A Guide to Expressing Your Opinions About Irrelevant Stuff Online

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Sept. 6 2013 11:08 AM

A Guide to Expressing Your Opinions About Irrelevant Stuff Online

So many opinions.

Photo by Matt Cardy/Getty Images

So Yahoo changed its logo from one thing to another thing, and as of this morning it appears that there may be more online discourse about a purple exclamation point than the civil war in Syria. In a piece titled, "Why We Can't Help Ourselves From Caring About Things That Don't Matter," Rebecca Greenfield at the Atlantic Wire tries to explain all the fussing and fighting over something so utterly pointless. She points to what developer Poul-Henning Kamp dubbed "The Bikeshed Effect" in response to the amount of discourse generated by the least important aspects of software and Web development:

Amanda Marcotte Amanda Marcotte

Amanda Marcotte is a Brooklyn-based writer and DoubleX contributor. She also writes regularly for the Daily Beast, AlterNet, and USA Today. Follow her on Twitter.

The Bikeshed Effect, more formally known as Parkinson's Law of Triviality derived from the humor book Parkinson's Law, is "the principle that the amount of discussion is inversely proportional to the complexity of the topic," as explained in Producing Open Source Software: How to Run a Successful Free Software Project. The most classic and titular example is that people care more about the color of a bike shed than the decision to build a nuclear plant because they know about colors and don't know about nuclear power.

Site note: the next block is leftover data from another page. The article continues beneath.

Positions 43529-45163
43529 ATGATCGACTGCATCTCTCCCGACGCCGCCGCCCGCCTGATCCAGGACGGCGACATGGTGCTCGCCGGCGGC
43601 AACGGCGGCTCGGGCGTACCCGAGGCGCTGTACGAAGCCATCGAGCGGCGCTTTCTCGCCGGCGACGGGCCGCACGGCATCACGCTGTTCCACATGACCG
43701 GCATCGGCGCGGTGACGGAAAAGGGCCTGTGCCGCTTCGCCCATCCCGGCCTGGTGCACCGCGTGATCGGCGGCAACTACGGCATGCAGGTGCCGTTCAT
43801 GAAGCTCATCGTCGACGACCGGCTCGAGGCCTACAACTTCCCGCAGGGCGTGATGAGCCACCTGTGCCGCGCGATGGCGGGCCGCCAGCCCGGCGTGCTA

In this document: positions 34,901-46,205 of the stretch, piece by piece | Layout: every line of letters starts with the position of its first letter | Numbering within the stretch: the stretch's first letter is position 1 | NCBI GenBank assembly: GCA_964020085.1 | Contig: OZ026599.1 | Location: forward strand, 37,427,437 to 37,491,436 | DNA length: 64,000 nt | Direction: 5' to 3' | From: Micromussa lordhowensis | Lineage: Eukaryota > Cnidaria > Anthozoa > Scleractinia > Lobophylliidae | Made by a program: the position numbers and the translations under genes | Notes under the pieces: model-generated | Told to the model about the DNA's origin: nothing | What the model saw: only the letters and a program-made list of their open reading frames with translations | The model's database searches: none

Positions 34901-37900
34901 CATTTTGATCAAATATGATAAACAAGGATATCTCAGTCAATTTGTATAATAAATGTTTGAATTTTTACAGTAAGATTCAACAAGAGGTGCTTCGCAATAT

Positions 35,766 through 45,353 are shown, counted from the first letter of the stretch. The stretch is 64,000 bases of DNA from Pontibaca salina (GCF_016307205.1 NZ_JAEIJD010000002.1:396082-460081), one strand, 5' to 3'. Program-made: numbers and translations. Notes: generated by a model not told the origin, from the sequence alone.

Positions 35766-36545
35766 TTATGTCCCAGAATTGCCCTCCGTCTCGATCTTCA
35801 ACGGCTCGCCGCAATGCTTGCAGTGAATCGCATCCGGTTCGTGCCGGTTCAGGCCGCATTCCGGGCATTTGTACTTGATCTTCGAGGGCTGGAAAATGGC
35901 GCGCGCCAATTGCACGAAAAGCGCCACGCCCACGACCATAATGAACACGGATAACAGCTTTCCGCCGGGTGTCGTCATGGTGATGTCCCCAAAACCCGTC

I don't want to come down too hard on the human habit of chattering endlessly about insignificant things. Our ability to generate a limitless number of observations about the pointless minutia of the world makes dinner with the in-laws more bearable. The problem is not so much that we share our opinions. The problem is our intensity about them—that every opinion about any little thing becomes haterade. We don't just share observations; we create mini online civil wars, giving those who are good at holding grudges or being cutting on Twitter more power than they rightfully deserve and creating an environment in which then everyone feels he or she must weigh in, even when his opinion about a pointless thing is simply to say how pointless it is. Which, in my opinion, is such a boring opinion.

With that in mind, here's some advice on how to scratch the urge to render judgment on every little thing, or at least not be a giant black hole of negative energy:

1. Thumper's Rule. While being a hater may just be stitched into your personality, and expecting you to silence all of your negative opinions about irrelevancies is too big an ask, why don't you at least occasionally try to achieve a little balance by praising things you like? Here's how that would work: Next time you're tempted to tell everyone how annoying you think Anne Hathaway is, why not shift gears and share a link to Janelle Monae's new album streaming online? See, don't you feel better already?

2. Don't be a hack. Making fun of hacks is a worthy pastime, but for the love of good taste and common sense, don't be one yourself. Before you tweet, ask yourself this: Do I sound like Richard Cohen trying to beat a deadline? If so, delete the bon mot where you were going to call Miley Cyrus a "twerk" and go spend some time with your family.

3. Brevity is the soul of wit. If you can't express an opinion about something ultimately meaningless in 140 characters, it's not worth saying. If you find yourself typing "2/3" at the end of a tweet, delete!

4. Don't be needlessly argumentative. If you see someone express an opinion and you only agree with 95 percent of it, resist the urge to quibble with him over the remaining 5 percent.

5. It's not a spoiler if the show has already aired.

One other thing: Let's not be too upset that people waste a lot of time getting upset over dumb little things. It's not as if we want their opinions on the important stuff anyway.



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